``aggregate(list(price=diamonds\$price), list(cut=diamonds\$cut), FUN=mean)``
``````##         cut    price
## 1      Fair 4358.758
## 2      Good 3928.864
## 3 Very Good 3981.760
## 5     Ideal 3457.542``````

The `aggregate` function requires 3 arguments. The first argument passed to it must be a list containing the columns of data we wish to aggregate. For example, computing a mean, or a sum, or a maximum, are all examples of aggregation. In this case, we want to compute the mean of `price`. The second argument to `aggregate` is a list of variables we wish to group by, which in this case is the `cut` variable. Finally, we must tell the function what aggregation method we wish to use, `FUN=mean` tells the function that we wish to compute a mean. The reason that the second argument is a list is because we may wish to group by multiple variables. For example, try to figure out what the following commands do:

``````aggregate(list(price=diamonds\$price), list(cut=diamonds\$cut, color=diamonds\$color), FUN=median)
aggregate(list(price=diamonds\$price, carat=diamonds\$carat), list(color=diamonds\$color), FUN=min)``````

Surprisingly, higher quality cut diamonds are not necessarily more expensive (e.g., mean price of diamonds with the best cut (Ideal) is \$3457.5, lower than that of the worst cut (Fair), \$4358.7). This is because we didn’t take weight (`carat`) of diamonds into account. Diamonds with Ideal cut tend to be smaller than diamonds with Fair cut.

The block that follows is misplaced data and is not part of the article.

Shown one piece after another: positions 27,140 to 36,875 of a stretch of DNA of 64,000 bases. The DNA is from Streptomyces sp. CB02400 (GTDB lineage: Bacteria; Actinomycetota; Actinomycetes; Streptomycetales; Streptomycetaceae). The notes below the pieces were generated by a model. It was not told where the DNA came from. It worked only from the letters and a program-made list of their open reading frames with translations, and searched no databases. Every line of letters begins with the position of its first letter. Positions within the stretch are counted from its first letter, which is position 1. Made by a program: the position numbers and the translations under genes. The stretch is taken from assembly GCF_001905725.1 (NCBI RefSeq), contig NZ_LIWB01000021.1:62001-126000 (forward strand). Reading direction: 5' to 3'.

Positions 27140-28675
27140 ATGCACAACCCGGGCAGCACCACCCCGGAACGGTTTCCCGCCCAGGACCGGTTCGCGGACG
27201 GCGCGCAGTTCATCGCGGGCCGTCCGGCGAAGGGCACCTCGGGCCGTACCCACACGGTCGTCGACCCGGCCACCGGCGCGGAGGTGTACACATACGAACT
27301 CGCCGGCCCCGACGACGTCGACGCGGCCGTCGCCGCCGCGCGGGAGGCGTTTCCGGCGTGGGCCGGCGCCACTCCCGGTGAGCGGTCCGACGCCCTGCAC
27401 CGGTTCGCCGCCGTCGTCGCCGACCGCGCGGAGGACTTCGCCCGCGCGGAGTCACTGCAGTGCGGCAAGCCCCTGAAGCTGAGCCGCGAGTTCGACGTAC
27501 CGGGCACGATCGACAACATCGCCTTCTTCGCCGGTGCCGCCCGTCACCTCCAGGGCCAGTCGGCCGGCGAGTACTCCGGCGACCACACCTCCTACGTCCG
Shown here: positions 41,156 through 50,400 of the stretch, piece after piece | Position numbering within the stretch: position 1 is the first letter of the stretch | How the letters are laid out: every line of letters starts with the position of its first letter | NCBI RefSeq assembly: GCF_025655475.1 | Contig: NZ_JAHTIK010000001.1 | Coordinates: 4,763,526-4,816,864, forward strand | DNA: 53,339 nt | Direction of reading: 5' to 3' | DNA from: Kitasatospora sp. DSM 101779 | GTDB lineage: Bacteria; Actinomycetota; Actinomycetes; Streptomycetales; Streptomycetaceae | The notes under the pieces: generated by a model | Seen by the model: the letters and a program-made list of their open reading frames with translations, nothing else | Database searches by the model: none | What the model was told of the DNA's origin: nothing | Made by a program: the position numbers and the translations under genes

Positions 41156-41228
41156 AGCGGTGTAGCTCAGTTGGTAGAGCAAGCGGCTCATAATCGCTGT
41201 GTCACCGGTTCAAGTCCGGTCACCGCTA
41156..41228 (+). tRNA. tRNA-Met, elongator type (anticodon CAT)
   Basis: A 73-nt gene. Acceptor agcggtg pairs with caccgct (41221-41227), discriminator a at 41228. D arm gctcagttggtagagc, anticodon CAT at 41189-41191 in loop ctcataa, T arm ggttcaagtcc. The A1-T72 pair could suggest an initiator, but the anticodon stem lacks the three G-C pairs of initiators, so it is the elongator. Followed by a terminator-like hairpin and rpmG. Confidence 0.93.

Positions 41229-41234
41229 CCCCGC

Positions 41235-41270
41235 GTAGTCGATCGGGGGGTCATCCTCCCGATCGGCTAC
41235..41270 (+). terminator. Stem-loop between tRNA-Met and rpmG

``````aggregate(list(carat=diamonds\$carat),
list(cut=diamonds\$cut),
FUN=mean)``````
``````##         cut     carat
## 1      Fair 1.0461366
## 2      Good 0.8491847
## 3 Very Good 0.8063814
## 5     Ideal 0.7028370``````

We can find the mean price of diamonds grouped by `cut` and `clarity`:

``````aggregate(list(price=diamonds\$price),
list(cut=diamonds\$cut, clarity=diamonds\$clarity),
FUN=mean)``````

The `aggregate()` function also works for other aggregation methods such as `median()`, `sd()` , `var()` , `min()` , `max()` , `sum()` , `IQR()`.

## 3. Graphical Display of Data

### 3.1 Histogram

Histogram of the `carat` variable:

``histogram(~carat, data=diamonds)`` You can adjust the binwidth of the histogram

``histogram(~carat, data=diamonds, width = 0.1)`` ``histogram(~carat, data=diamonds, width = 0.01)`` or you can adjust the number of intervals (`nint`)

``````#or you can adjust the number of intervals (nint)
histogram(~carat, data=diamonds, nint = 50)
histogram(~carat, data=diamonds, nint = 500)``````

or you can set the end points of the intervals yourself if you want unequal binwidths

``histogram(~carat, data=diamonds, breaks=c(0.2,0.3,0.5,0.7,1,1.5,2,2.5,3,4,5.5))``

You can split the diamonds by the quality of cut and make separate histograms for each level of `cut`

``histogram(~price | cut, data=diamonds)`` You can adjust the number of bins of side-by-side histograms by changing width, nint, or breaks as for a single histogram.

``histogram(~price | cut, data=diamonds, width = 1000)`` It’s usually better to stack the five histograms on the same horizontal histogram.

``histogram(~price | cut, data=diamonds, width = 250, layout = c(1,5))`` ### 3.2 Boxplots

R has a built-in function `boxplot()` for making boxplots, e.g., the boxplot for the price of diamonds

``boxplot(diamonds\$price, horizontal=T)``